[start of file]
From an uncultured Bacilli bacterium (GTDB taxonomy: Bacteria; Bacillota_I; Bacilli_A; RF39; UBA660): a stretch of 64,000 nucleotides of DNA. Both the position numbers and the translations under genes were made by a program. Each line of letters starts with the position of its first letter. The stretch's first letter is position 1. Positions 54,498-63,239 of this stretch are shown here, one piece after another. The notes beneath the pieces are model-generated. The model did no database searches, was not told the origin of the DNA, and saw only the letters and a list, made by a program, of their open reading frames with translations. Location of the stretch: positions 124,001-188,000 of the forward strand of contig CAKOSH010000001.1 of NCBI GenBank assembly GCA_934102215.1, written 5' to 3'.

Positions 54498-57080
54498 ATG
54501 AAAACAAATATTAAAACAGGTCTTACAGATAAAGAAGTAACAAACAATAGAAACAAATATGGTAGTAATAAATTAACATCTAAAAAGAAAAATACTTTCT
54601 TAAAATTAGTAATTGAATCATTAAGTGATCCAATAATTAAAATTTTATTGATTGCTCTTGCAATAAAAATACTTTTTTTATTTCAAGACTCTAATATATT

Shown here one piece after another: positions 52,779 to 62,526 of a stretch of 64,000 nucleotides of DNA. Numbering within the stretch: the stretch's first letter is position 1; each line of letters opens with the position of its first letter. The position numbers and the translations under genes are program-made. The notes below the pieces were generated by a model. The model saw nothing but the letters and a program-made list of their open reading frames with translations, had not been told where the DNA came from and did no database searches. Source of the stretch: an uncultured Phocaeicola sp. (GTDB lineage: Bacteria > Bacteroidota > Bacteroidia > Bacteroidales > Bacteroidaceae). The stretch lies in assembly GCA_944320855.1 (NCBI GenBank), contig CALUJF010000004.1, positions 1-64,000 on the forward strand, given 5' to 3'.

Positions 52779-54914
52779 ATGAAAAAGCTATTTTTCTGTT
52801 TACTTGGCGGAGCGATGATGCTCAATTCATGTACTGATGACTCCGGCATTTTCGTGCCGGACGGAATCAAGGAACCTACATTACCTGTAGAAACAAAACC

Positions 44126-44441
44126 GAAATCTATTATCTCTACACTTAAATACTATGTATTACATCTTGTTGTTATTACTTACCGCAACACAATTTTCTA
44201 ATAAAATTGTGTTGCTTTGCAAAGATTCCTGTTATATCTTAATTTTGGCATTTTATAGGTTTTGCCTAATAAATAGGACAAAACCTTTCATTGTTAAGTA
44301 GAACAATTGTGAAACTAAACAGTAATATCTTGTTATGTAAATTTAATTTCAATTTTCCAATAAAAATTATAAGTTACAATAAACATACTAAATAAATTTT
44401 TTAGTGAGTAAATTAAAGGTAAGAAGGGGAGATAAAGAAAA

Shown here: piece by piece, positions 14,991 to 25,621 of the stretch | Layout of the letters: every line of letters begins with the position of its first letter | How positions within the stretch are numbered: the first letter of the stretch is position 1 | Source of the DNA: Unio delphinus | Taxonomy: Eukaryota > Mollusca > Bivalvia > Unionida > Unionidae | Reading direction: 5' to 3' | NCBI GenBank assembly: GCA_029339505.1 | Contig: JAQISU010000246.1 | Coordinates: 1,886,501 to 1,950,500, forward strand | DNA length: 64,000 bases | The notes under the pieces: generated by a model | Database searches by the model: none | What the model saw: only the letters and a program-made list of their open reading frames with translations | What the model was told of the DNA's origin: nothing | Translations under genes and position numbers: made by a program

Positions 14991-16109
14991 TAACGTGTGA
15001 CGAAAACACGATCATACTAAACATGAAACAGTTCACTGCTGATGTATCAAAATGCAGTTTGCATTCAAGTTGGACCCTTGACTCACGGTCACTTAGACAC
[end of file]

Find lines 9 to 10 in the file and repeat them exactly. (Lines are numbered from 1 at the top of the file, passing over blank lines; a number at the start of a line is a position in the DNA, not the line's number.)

52801 TACTTGGCGGAGCGATGATGCTCAATTCATGTACTGATGACTCCGGCATTTTCGTGCCGGACGGAATCAAGGAACCTACATTACCTGTAGAAACAAAACC

Positions 44126-44441